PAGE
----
The perfect sphere means there is always a perfect point of contact with the surface, wasting less energy and spinning longer. It also means the Lambda is better able to spin along its axis; therefore, it does not exhibit the large amount of precession (angular wobble) that you see in a traditional top (above).
The Lambda name is derived from the Greek letter "L" which is the physics symbol for angular momentum; the Newtonian principle that keeps a top from falling over. I'm not a physicist, but Idid stay at a Holiday Inn Express at some point during college. Here we go:
ANGULAR MOMENTUM (L) = RADIUS (MASS x VELOCITY)
This equation is all you need to know about tops. For a given top, the size (radius) and weight (mass) are fixed, so your only variable is velocity. If you want more spin, you need more speed. How fast can you spin it?
The (major) factors that reduce spin time are friction and the geometry between the top's "contact point" and the target surface. You get to pick the surface, but I get to pick the contact point :)
POLAR MOMENT OF INERTIA (Ip) = p(r)r^2dV
Don't sweat the details. That just means a unique feature of the Lambda is the use of 2 different materials in the design. It looks awesome and it increases performance.
6061 aluminum is used for the spindle to decrease the polar moment of inertia...in other words, reducing the amount of force it takes to get the top up to a given velocity. If you remember, the more velocity the more angular momentum...and a longer spin time.
Solid brass is heavy, really heavy. It also machines beautifully. If you recall, mass is another important component to angular momentum, making brass an ideal material for the outer ring.
It depends...on a lot of different factors. How long "will" it spin is entirely up to you. How long "can" it spin is entirely unknown. My personal record (unofficial) is over 12 minutes. Check out the video below for a "bar-setting" unedited 10 minute spin.
Can you beat me? It's gotta be on video! Submit your "video response" to my 10 min spin on the YouTube page (link) !
Your spin-time can (and will) vary. However, I'll leave you with the guesstimates below. These are based on my personal experience, and observation of other people testing the Lambda. If you can't seem to hit the numbers below, give it a little more "wax on, wax off!" That means "practice" in case The Karate Kid was after your time. Not the new one, the old one :)
- 6 Minutes: Most people should be able to hit this without trying too hard. You have to have a good surface where the top can actually stay on it for that long. Try a plate or bowl to keep your top from falling off the table.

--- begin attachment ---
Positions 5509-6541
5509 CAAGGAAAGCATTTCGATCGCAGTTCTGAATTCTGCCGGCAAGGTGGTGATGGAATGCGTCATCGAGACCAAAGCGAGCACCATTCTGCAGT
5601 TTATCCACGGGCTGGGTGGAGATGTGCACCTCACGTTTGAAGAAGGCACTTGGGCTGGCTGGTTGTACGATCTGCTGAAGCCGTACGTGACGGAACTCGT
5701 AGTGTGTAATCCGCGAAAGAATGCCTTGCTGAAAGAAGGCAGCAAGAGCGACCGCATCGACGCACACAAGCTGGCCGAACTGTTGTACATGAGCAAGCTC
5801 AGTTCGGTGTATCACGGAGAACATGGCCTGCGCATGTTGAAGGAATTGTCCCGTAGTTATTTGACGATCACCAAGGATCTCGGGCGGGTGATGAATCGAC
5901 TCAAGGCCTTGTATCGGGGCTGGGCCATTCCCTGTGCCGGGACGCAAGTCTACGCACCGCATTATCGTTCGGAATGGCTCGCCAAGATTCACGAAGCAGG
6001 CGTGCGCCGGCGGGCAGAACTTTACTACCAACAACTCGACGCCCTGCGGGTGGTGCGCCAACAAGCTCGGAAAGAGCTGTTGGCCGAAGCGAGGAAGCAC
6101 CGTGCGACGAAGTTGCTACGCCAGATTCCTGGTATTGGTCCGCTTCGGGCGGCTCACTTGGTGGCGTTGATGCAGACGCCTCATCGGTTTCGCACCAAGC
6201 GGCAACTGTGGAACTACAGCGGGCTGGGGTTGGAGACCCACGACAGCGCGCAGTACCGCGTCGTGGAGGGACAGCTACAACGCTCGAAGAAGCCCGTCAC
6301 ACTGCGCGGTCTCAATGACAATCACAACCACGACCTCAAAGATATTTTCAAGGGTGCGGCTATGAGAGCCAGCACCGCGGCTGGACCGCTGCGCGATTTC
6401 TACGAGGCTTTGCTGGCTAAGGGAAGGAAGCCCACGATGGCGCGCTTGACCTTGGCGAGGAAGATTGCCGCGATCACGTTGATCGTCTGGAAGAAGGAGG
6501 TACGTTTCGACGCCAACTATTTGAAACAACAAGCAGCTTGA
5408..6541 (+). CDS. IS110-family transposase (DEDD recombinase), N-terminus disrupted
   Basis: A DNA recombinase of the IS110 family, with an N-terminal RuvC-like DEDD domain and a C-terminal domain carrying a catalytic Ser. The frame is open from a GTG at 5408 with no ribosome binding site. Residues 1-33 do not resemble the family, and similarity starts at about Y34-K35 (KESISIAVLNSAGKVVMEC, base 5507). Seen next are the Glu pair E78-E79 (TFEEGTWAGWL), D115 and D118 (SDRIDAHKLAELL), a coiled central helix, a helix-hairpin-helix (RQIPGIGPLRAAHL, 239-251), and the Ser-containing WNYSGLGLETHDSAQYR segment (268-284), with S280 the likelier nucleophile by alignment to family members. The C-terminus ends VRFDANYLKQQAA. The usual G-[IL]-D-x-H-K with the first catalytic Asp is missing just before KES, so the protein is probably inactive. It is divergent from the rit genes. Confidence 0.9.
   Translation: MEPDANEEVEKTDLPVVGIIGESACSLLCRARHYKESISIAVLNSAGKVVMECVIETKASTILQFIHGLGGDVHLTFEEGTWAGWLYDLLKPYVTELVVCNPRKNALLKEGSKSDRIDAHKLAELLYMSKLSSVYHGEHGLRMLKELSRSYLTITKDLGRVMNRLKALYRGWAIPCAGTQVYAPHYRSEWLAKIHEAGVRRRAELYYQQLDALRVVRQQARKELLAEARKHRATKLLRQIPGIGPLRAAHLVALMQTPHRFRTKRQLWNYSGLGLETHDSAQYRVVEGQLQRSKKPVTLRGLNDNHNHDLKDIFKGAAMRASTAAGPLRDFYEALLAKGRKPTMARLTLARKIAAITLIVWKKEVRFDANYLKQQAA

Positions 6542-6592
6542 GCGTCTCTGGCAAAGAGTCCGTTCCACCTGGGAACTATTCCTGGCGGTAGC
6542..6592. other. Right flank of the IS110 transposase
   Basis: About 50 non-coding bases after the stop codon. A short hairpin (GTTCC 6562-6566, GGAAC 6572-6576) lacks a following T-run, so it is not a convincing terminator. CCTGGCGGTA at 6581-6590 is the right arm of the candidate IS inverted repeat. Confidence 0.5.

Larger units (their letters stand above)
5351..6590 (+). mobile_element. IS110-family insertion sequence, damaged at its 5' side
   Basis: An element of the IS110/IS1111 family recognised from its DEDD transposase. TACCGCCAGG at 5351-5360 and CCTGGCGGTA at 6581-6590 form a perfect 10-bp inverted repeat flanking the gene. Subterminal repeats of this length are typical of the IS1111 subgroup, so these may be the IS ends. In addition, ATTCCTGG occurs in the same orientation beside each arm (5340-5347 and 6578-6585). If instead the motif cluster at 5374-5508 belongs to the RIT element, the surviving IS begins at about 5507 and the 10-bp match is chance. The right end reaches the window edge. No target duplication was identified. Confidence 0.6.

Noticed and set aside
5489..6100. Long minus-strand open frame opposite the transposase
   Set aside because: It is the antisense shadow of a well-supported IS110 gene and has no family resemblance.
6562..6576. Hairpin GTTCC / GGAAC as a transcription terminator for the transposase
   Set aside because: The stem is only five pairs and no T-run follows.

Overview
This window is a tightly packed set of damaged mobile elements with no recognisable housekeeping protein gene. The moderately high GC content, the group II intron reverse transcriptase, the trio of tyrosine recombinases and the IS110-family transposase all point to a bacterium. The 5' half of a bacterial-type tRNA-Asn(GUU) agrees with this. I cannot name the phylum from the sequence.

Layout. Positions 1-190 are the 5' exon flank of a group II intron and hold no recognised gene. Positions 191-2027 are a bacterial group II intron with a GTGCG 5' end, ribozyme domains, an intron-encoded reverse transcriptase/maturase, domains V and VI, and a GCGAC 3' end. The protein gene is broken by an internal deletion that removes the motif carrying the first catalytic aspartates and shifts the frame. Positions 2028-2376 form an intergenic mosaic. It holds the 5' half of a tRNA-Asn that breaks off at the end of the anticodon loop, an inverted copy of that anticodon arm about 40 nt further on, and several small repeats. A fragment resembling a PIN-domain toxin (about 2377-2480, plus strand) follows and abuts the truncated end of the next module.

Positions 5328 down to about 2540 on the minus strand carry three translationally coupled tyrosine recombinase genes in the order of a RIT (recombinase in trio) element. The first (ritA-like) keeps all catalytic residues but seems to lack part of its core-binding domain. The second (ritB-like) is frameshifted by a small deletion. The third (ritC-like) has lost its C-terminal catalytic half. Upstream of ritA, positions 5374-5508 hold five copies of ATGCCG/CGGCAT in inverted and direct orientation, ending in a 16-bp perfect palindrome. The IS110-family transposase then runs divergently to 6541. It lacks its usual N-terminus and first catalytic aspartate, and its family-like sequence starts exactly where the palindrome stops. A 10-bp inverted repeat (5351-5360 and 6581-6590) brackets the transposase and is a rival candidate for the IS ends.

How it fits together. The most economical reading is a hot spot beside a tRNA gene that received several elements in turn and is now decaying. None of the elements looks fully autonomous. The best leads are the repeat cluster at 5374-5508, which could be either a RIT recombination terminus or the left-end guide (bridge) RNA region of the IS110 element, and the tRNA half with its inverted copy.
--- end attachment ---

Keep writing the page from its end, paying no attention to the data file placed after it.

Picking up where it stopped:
- 8 Minutes: Put in a little practice and 8 minutes can be reached...some of the time. This was the first big milestone. To go past 8 minutes you have to have a good surface...and good technique. At this point I can break 8 minutes almost every time.
- 10+ Minutes: If you practice a lot, you'll start seeing spins over 10 minutes...but that isvery hard to do. Even now, I might get 1 out of 5 spins that are over 10 minutes.
Just keep in mind that trying for a long spin is one way to enjoy your Lambda, but it's not the only way!
I tested a lot of different surfaces in search of the best one. I tried marble slabs, granite surface plates, glass dinner plates, ceramic bowls, various mirrors, optical lenses, and chemistry lab glass.
The Lambda may spin for so long that you won't have a flat enough surface unless you work in a laboratory or machine shop. After a couple minutes it will "drift" and eventually fall off the edge. The best thing to use is any kind of concave dish. However, I had a hard time finding anything in my kitchen where the center of the plate/bowl was actually the lowest part. Most had a raised or uneven area in the middle and this throws off the top.
Right now my favorite surface is a little 5" shaving mirror (12x magnification) that you canbuy from Amazon. It's a reasonable size, is fairly durable (for a mirror) and has a flat back so you can set it on a table. The smooth curve of the mirror means you don't need a perfectly flat surface, the top will naturally find the lowest point.
Please keep the weight and diameter in mind when comparing tops. Ignoring other factors, increasing the mass and/or diameter will increase the potential spin time. That's just physics. A big top will spin longer than a small one. A heavier top will spin longer than a light one.
Materials: Brass ring, aluminum spindle, ruby tip
Some of the photos show a black ring. This was an early prototype and not offered as an option.
My prototype tops are manually machined on my Hardinge HLV-H toolroom lathe. Check out the video below for a quick montage of making the very first Lambda top.
The Lambda top is made in-house on the Haas CNC lathe I purchased with the funds from my first KS campaign. All of the raw materials, including the instrument-rubies, are domestically manufactured.